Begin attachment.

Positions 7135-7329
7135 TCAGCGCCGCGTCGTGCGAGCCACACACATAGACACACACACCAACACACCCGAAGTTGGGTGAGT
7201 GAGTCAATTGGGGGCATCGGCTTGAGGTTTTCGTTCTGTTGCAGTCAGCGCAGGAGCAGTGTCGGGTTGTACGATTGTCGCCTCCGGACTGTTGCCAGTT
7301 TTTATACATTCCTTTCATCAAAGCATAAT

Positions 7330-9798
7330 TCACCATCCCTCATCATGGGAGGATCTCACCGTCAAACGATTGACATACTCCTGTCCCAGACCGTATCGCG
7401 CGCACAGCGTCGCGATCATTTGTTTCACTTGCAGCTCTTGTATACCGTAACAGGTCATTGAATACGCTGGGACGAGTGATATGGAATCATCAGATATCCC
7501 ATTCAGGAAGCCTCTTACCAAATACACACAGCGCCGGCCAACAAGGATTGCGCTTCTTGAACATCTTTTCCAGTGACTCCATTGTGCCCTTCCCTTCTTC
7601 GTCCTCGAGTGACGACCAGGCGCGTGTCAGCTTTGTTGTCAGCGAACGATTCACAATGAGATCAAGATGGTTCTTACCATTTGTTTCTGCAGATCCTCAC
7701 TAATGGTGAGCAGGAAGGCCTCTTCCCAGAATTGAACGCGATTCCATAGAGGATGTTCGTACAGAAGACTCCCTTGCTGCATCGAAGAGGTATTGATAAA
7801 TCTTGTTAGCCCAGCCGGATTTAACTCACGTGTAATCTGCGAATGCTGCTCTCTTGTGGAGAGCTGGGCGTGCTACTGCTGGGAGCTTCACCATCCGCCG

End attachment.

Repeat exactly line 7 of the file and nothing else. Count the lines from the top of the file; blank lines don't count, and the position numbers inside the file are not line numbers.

7401 CGCACAGCGTCGCGATCATTTGTTTCACTTGCAGCTCTTGTATACCGTAACAGGTCATTGAATACGCTGGGACGAGTGATATGGAATCATCAGATATCCC